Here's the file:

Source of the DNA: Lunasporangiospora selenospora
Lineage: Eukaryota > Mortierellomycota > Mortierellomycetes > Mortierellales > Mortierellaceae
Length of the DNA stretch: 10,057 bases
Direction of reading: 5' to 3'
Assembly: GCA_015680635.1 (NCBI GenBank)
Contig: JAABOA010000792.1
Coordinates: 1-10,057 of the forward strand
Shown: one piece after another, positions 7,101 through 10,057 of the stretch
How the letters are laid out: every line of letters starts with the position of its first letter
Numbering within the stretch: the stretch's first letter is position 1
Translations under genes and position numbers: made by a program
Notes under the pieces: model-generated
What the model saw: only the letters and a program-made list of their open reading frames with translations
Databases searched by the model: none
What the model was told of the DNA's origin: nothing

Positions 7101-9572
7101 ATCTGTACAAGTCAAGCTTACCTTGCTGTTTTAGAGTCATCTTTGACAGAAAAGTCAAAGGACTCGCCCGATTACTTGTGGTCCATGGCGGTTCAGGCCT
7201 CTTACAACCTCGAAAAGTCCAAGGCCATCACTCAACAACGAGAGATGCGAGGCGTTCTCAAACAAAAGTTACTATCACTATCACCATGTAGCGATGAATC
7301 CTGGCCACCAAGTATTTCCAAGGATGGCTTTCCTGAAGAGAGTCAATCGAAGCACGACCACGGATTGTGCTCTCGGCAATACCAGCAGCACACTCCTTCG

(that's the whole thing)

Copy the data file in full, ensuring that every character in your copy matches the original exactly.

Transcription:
Source of the DNA: Lunasporangiospora selenospora
Lineage: Eukaryota > Mortierellomycota > Mortierellomycetes > Mortierellales > Mortierellaceae
Length of the DNA stretch: 10,057 bases
Direction of reading: 5' to 3'
Assembly: GCA_015680635.1 (NCBI GenBank)
Contig: JAABOA010000792.1
Coordinates: 1-10,057 of the forward strand
Shown: one piece after another, positions 7,101 through 10,057 of the stretch
How the letters are laid out: every line of letters starts with the position of its first letter
Numbering within the stretch: the stretch's first letter is position 1
Translations under genes and position numbers: made by a program
Notes under the pieces: model-generated
What the model saw: only the letters and a program-made list of their open reading frames with translations
Databases searched by the model: none
What the model was told of the DNA's origin: nothing

Positions 7101-9572
7101 ATCTGTACAAGTCAAGCTTACCTTGCTGTTTTAGAGTCATCTTTGACAGAAAAGTCAAAGGACTCGCCCGATTACTTGTGGTCCATGGCGGTTCAGGCCT
7201 CTTACAACCTCGAAAAGTCCAAGGCCATCACTCAACAACGAGAGATGCGAGGCGTTCTCAAACAAAAGTTACTATCACTATCACCATGTAGCGATGAATC
7301 CTGGCCACCAAGTATTTCCAAGGATGGCTTTCCTGAAGAGAGTCAATCGAAGCACGACCACGGATTGTGCTCTCGGCAATACCAGCAGCACACTCCTTCG